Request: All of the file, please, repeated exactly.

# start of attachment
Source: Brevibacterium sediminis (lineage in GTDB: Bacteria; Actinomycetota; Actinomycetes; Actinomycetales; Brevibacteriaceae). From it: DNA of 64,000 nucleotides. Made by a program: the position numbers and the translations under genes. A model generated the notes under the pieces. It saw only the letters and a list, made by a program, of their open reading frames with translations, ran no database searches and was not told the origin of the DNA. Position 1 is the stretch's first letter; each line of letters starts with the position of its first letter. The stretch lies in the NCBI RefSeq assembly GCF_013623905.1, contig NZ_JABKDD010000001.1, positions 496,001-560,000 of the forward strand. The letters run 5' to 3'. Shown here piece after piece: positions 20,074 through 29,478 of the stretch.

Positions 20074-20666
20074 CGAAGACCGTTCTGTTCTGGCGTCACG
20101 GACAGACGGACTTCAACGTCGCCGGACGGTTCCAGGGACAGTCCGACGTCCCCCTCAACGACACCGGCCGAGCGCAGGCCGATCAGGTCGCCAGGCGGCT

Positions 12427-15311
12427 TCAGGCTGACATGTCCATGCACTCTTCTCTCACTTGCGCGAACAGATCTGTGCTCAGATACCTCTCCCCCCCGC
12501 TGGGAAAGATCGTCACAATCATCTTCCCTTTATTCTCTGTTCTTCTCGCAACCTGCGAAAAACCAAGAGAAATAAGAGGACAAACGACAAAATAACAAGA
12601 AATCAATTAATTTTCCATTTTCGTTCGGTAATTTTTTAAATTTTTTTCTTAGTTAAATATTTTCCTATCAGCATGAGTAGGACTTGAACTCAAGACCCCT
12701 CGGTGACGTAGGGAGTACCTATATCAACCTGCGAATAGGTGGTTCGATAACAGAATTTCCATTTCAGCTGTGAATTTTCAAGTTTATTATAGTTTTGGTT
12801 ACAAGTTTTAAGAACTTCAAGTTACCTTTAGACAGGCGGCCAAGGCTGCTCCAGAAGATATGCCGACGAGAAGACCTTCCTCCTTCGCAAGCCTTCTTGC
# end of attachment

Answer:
Source: Brevibacterium sediminis (lineage in GTDB: Bacteria; Actinomycetota; Actinomycetes; Actinomycetales; Brevibacteriaceae). From it: DNA of 64,000 nucleotides. Made by a program: the position numbers and the translations under genes. A model generated the notes under the pieces. It saw only the letters and a list, made by a program, of their open reading frames with translations, ran no database searches and was not told the origin of the DNA. Position 1 is the stretch's first letter; each line of letters starts with the position of its first letter. The stretch lies in the NCBI RefSeq assembly GCF_013623905.1, contig NZ_JABKDD010000001.1, positions 496,001-560,000 of the forward strand. The letters run 5' to 3'. Shown here piece after piece: positions 20,074 through 29,478 of the stretch.

Positions 20074-20666
20074 CGAAGACCGTTCTGTTCTGGCGTCACG
20101 GACAGACGGACTTCAACGTCGCCGGACGGTTCCAGGGACAGTCCGACGTCCCCCTCAACGACACCGGCCGAGCGCAGGCCGATCAGGTCGCCAGGCGGCT

Positions 12427-15311
12427 TCAGGCTGACATGTCCATGCACTCTTCTCTCACTTGCGCGAACAGATCTGTGCTCAGATACCTCTCCCCCCCGC
12501 TGGGAAAGATCGTCACAATCATCTTCCCTTTATTCTCTGTTCTTCTCGCAACCTGCGAAAAACCAAGAGAAATAAGAGGACAAACGACAAAATAACAAGA
12601 AATCAATTAATTTTCCATTTTCGTTCGGTAATTTTTTAAATTTTTTTCTTAGTTAAATATTTTCCTATCAGCATGAGTAGGACTTGAACTCAAGACCCCT
12701 CGGTGACGTAGGGAGTACCTATATCAACCTGCGAATAGGTGGTTCGATAACAGAATTTCCATTTCAGCTGTGAATTTTCAAGTTTATTATAGTTTTGGTT
12801 ACAAGTTTTAAGAACTTCAAGTTACCTTTAGACAGGCGGCCAAGGCTGCTCCAGAAGATATGCCGACGAGAAGACCTTCCTCCTTCGCAAGCCTTCTTGC